N: It’s two days before actually, we didn’t have a lot of time. I just thought of the idea two weeks before the elections. I read my friend’s tweet… they said that they didn’t want to vote because they didn’t follow the news about both pairs of candidates. It was kind of difficult to catch up on them, with the rumor mills. So to make something that is objective and can summarize everything I thought of making something that is also fun, like BuzzFeed quizzes. I formed the team by asking my friends on Twitter, “does anyone want to help?” and thankfully I got friends that were knowledgeable in politics: Fikri Khalqih, Eduard Lazarus, and Audhina Nur Afifah. That’s the politics team. For tech, initially I was going to do it but because I had to help out my parents and sibling in Kalimantan, I gave the responsibility to my friend, Feryandi. He created the web. So I actually just gave the idea, coordinated a bit, and helped to spread the news about it, to help making it viral. Luckily it went viral on its own.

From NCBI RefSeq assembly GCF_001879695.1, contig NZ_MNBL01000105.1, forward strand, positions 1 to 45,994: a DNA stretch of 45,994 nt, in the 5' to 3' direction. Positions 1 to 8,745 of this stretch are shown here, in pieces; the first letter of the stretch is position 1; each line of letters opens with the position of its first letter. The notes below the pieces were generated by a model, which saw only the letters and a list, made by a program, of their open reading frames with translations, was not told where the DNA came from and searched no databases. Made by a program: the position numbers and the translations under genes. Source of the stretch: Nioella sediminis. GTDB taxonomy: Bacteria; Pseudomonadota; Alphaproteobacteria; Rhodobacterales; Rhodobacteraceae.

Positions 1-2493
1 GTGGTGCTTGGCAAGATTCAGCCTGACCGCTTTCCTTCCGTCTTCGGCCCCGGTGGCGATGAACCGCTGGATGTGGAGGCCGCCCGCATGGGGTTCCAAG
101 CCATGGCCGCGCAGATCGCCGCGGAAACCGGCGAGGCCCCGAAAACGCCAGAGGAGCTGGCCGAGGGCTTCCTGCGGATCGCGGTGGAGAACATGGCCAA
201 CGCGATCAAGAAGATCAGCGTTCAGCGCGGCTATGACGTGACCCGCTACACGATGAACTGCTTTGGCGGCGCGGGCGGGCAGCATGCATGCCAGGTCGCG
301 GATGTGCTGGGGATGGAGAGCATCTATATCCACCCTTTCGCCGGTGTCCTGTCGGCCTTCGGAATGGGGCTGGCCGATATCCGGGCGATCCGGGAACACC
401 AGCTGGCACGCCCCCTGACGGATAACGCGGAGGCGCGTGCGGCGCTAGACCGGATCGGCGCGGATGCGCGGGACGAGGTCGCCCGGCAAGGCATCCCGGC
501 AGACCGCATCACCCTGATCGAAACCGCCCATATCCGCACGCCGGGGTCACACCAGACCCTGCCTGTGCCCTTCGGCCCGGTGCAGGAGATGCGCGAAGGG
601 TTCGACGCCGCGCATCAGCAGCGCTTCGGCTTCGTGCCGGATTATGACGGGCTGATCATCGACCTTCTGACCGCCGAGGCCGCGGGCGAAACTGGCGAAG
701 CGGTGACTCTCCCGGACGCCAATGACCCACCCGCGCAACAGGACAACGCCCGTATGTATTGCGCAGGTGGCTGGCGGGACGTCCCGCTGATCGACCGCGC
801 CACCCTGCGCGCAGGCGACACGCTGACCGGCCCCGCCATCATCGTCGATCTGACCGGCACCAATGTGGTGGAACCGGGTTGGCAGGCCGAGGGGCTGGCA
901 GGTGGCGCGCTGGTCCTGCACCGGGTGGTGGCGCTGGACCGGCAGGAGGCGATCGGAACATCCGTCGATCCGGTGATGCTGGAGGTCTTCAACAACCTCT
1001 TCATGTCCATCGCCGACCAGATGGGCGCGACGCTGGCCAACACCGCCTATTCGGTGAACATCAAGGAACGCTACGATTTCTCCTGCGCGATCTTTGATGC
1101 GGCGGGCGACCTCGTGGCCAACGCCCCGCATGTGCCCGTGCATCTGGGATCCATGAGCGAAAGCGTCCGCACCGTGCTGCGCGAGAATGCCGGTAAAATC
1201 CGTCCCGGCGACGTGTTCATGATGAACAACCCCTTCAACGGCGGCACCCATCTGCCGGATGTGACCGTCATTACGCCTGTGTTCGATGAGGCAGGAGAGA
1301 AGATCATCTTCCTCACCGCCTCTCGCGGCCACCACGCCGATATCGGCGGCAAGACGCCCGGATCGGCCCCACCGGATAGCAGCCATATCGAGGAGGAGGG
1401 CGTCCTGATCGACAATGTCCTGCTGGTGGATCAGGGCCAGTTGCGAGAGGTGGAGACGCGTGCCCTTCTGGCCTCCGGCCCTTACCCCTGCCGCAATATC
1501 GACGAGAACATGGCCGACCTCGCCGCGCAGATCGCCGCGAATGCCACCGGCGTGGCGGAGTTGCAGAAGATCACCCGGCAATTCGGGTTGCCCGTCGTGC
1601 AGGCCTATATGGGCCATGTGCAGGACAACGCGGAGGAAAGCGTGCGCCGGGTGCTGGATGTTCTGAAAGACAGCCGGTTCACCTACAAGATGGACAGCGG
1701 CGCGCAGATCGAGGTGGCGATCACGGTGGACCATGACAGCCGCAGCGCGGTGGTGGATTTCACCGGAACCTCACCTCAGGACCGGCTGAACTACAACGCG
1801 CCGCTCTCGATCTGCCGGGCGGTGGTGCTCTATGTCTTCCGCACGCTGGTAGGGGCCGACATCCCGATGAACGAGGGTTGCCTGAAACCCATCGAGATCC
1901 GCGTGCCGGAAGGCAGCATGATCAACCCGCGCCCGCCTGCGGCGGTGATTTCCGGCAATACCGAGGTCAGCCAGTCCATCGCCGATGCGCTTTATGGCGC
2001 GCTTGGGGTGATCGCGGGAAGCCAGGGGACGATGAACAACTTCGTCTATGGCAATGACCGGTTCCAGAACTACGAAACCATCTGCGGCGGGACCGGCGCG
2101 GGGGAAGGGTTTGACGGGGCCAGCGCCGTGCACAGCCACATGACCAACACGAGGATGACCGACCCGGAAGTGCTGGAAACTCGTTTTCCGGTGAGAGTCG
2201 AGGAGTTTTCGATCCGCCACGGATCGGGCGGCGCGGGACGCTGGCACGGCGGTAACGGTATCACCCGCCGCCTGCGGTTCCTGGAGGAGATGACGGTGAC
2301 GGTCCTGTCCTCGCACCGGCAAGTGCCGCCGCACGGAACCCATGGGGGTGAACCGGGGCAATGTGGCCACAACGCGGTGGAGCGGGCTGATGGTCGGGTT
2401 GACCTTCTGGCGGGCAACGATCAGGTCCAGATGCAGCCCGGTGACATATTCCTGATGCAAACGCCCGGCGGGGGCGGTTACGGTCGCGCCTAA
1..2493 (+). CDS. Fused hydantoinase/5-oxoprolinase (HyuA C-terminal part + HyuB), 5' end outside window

G: So it took you all two weeks to make it?

N: The creation process was just a week, for the first week I was looking for people and creating the group and everything, and we created it just a week before…

G: So all the content and the web app in just a week?

N: Yep.

G: Wow that’s so cool!

N: Fortunately the people in my team are ambitious.

G: What are the challenges that you all faced when making PilahPilihPilpres, aside of time for sure because you did only have a week after all. Are there other challenges?

N: The main challenge is actually from content. From the politics side, it was difficult to find the clear stance of each pair of candidates. It could be grey and inconsistent, the first time they might say A but later they might say B. We couldn’t include that as our content. From the technical side, actually during the creation process we didn’t come across any challenge because Fery did finish it quickly. However after we launched the site, it was accessed by half a million people and that was when we realized that there are a lot of things that we could fix that we didn’t think of before. Feryandi also wrote an article about that on his Medium by the way. You can check it at

K: Wow that’s so cool. Do you have any plan on developing it further?